Pilgrims, Ghosts, Suicides

Posted on Wednesday, April 20, 2011, under ,

In Kamakura (1920)

In Kamakura, near the great Daibutsu,
When I had sat a long time on the ground
And been gathered up, forgetful of my face and form,
Into the face and form of endless dream,
I found among the booths a little pendant Buddha
With the steel of a round mirror for His halo . . .
So that a brooding head still intervenes in bronze
Between my face and the image of my face,
And I cannot see myself and not see Him.

This poem, which so lovingly captures what looks like a moment of approaching a religious ecstasy, was penned by Witter Bynner, US poet (1881-1968). Bynner and Harvard friend Arthur Davison Ficke (1883–1945), were the last American poets of note to visit Japan from 1917 until after the Second World War. Which leads us to Lafcadio Hearn (see my earlier post ‘Kiri sute gomen’) for Bynner was among the earliest pilgrims to Hearn’s house in Matsue (thousands have followed). Here is the poem which recounts this particular visit:

In the House of Lafcadio Hearn (1917)

I left my name today
Before him and Buddha,
And knelt among his books,
And had tea with his wife and two children
And bowed low to them . . .
And then in his garden,
When his wife picked for me the petals I wished,
His son said,
“But he liked the maple best,”
And brought me a spray of young leaves.

Compare this rather conventional poem to Bynner’s prose relation of the same visit, in his letter of May 1917 to Haniel Long:

A Japanese house. A barefoot boy of nineteen with three or four strong hairs on his chin and strong goggles on his eyes. The Hearn nose. Otherwise, Japanese. Shy, shining, abrupt manners. Little English—none at first. His mother, out but sent for. I was led past two or three simple purely Japanese rooms, then stockinged my way across the oil-cloth floor of a small room with a few pieces of European furniture, table and chairs, into a study lined with bookcases but otherwise Japanese. My card was laid before Hearn’s picture in the little Buddhist shrine. Mother came. No English. Little sister. Next to no eyes. Bows. Smiles. Tea. I seemed to be the first pilgrim. They didn’t even know that the house was mentioned in the guidebook. Their name is Koizumi. They were pleased. I asked for a blossom from the garden. She gave it to me. But Kazuo Koizumi crossed and brought me a spray of little leaves, saying, “Father liked best the maples.” And of that I made a poem.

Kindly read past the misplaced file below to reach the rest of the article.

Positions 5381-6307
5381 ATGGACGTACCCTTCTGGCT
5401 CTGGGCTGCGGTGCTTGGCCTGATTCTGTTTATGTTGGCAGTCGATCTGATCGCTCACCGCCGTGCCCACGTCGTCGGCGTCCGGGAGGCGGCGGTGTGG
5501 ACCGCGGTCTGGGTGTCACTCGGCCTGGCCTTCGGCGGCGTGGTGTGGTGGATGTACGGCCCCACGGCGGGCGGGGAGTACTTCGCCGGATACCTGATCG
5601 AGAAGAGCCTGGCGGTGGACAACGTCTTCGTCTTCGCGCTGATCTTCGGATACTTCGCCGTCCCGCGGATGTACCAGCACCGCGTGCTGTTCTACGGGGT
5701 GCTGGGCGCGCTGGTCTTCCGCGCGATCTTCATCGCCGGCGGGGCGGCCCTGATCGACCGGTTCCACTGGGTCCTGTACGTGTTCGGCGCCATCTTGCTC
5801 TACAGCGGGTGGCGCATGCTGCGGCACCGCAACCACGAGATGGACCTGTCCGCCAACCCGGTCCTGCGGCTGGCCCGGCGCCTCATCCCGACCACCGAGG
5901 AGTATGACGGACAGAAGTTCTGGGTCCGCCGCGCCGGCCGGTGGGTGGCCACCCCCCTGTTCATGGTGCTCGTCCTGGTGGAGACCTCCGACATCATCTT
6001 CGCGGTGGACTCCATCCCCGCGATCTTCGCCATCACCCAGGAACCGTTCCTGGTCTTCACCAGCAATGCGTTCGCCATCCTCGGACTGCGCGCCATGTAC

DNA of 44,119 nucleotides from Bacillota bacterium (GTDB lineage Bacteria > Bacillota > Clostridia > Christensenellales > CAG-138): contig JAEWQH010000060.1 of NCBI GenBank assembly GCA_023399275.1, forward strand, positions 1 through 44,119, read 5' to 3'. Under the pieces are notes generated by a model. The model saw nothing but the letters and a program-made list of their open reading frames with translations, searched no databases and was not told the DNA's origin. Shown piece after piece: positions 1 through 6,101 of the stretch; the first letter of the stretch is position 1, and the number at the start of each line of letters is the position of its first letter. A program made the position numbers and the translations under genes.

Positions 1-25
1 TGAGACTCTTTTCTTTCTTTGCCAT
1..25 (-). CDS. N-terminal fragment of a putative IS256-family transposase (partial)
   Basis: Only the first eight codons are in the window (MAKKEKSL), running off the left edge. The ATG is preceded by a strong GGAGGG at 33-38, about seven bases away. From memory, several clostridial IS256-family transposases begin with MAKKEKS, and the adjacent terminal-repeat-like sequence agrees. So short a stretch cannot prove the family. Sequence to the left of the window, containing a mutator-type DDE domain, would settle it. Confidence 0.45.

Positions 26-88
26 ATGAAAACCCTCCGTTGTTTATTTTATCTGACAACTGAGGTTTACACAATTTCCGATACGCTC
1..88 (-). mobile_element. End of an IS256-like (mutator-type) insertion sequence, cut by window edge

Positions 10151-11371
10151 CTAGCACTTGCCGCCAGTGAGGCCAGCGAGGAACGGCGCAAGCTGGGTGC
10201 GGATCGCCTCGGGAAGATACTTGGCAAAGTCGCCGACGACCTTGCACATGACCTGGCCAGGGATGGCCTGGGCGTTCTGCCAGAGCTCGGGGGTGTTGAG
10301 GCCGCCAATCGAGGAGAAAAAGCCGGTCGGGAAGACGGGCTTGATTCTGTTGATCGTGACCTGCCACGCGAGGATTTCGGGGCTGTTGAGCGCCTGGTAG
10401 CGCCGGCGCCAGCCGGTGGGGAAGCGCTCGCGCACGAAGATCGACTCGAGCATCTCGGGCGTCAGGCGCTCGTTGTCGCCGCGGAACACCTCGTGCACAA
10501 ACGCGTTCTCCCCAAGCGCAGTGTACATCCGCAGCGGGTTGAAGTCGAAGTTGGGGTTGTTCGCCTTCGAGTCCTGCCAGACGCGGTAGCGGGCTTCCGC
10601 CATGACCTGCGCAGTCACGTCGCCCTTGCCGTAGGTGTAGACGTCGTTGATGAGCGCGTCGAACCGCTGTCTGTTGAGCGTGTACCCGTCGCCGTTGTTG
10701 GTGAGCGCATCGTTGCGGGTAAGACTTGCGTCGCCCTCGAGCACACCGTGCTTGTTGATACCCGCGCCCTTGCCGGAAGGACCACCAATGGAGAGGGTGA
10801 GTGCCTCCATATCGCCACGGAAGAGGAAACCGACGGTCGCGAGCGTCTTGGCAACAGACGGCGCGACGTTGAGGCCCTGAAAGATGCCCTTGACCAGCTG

Sometimes prose can be more ‘poetic’ than poetry. More affecting, more vivid, in this instance.

Let’s turn to the man himself, Lafcadio Hearn, about whom I’ve been meaning to write for more than a month now. My apologies to folks out there expecting the report from Meiji Mura, where I did visit in early March, two days before the tsunami hit Japan in fact. The Meiji village is an open air museum, and is a period building visitor’s delight: 67 historical edifices from the Meiji, Taisho and early Showa periods. Each building – and we are talking major architecture here – would be at first dismantled, then moved over from its original location to the village (situated in Gifu prefecture), where it would be finally reconstructed – brick by brick, plank by plank, nail by nail – to its original glory. Since 1965 various buildings have been strategically dotted over the 250 acres of rolling hills, overlooking the lake Iruka.

Surrounded by churches, hotels, theatres, opulent residences, Hearn’s summer house looked hardly imposing. That I didn’t mind. Yet, disappointing that the upper floor, where Hearn would stay while visiting a fishmonger Yamaguchi-san (‘the most amiable Japanese [Hearn] had ever known’), was off-limits. Instead, various house objects have been moved to the ground level and squeezed inside this tiny room. I rather liked those amateurish drawings, possibly done by Hearn, hanging from the ceiling giving the whole room a casual, life-like atmosphere (someone, remove those damn tablets!).